For this a normal table needs to be created first.

a <- c("Logistic regression", "Stepwise logistic regression", "Pruned classification tree", "Pruned random forest", "KNN")
b <- c(0.0004, 0.9774, 0.9735, 0.9783, 0.9822)
accuracy <- data.frame(Model=a,
Accuracy=b)
accuracy

Now we can improve the table look.

library("formattable")

customRed = "#FF6347"
customGreen2 = "#71CA97"
formattable(accuracy, align =c("l","c","c","c","c", "c", "c", "c", "r"), list(
`Model` = formatter("span", style = ~ style(color = "grey",font.weight = "bold")),
`Accuracy`= color_tile(customRed, customGreen2)
))

Indeed, the lowest accuracy belongs to the logit model, as this model has a lot of unnecessary predictor variables (not parsimonious). However, the rest four models perform really well (the accuracy is around 97–98%), with a slight leadership in predicting top Hot 100 hits belonging to the KNN model (accuracy at 98.22%).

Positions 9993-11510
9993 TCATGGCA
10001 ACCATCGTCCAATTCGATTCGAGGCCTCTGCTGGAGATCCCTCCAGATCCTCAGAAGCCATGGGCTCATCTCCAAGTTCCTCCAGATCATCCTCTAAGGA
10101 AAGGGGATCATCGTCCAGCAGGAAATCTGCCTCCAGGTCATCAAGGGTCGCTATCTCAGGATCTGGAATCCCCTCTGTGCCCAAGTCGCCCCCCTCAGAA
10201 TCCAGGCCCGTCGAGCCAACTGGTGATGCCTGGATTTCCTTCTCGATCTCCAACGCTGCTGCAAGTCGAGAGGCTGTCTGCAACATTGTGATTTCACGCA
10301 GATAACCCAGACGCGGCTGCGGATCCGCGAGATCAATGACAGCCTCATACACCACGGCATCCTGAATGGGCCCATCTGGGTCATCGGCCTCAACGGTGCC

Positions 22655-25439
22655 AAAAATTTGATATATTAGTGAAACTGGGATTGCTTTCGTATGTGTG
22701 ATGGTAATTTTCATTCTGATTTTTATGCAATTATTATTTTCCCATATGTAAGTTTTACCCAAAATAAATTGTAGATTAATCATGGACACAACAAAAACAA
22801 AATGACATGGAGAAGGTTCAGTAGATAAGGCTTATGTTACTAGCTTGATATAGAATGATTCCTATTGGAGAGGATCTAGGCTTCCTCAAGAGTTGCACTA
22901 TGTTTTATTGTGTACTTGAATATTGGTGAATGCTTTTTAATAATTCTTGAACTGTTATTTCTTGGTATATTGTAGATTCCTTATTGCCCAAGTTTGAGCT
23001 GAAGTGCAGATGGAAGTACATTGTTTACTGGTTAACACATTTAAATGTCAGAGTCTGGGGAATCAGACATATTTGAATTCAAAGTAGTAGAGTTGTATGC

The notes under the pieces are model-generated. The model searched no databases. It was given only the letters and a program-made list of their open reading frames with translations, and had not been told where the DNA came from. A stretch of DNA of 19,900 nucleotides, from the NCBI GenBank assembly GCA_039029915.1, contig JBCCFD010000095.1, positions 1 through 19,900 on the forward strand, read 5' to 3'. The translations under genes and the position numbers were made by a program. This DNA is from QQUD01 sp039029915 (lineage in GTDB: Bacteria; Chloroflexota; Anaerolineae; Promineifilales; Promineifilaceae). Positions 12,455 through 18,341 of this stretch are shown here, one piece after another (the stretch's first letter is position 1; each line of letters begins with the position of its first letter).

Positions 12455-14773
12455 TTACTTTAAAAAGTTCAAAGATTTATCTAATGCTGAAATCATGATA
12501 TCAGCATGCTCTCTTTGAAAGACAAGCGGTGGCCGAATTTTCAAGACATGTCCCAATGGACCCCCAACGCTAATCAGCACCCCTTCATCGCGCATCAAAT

Key insights

In general, this data analysis demonstrated that different factors, such as energy, danceability, explicit character of the track lyrics, Spotify track popularity, danceability, loudness, time signature, weeks spent on chart, duration in seconds and year of entering Hot 100 affect the probability of a track becoming a top hit on Billboard. Among the supervised learning models, KNN model appeared to have the highest accuracy of prediction (>98%), while the logistic regression model appeared to perform quite poorly.

For further research it would be interesting to use more enriched dataset as well as tune the current models more so as to achieve higher accuracy, for example. In addition, other types of testing the models accuracy can be employed.

--

--

Get the Medium app

A button that says 'Download on the App Store', and if clicked it will lead you to the iOS App store
A button that says 'Get it on, Google Play', and if clicked it will lead you to the Google Play store
Vladyslav Kushnir

Vladyslav Kushnir

“In God we trust, all other must bring data”